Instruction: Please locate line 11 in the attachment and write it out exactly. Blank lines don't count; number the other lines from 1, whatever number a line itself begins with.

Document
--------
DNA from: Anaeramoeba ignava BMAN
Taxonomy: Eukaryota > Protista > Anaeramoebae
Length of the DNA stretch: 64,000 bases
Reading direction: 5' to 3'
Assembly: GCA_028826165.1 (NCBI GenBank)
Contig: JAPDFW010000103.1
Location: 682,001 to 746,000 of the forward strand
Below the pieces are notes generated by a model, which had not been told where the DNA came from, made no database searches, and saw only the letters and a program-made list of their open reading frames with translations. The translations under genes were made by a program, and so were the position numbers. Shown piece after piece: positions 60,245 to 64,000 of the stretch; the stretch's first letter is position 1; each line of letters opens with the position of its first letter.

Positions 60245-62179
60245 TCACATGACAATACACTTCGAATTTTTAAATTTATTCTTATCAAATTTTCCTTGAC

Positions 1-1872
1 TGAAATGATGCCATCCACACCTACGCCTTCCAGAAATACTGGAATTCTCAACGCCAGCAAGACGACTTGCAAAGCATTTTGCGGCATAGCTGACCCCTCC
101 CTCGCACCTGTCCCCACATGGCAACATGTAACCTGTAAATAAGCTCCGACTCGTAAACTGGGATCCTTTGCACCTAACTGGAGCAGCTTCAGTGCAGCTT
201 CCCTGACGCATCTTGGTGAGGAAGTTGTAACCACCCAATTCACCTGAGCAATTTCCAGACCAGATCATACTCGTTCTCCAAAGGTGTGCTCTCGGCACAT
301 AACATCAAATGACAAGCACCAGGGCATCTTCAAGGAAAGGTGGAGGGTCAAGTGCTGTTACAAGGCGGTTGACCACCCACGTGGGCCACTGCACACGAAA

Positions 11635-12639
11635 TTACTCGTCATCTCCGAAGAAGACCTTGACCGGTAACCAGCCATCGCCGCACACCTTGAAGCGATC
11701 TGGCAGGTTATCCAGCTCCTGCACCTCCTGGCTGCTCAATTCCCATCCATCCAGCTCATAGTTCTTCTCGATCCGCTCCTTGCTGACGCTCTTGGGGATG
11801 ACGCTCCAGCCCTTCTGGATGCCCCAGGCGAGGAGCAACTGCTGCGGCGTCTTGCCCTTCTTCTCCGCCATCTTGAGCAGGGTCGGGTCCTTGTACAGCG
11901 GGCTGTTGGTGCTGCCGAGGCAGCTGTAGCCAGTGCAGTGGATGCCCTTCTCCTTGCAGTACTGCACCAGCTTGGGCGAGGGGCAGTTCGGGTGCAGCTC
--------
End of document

Positions 1-1872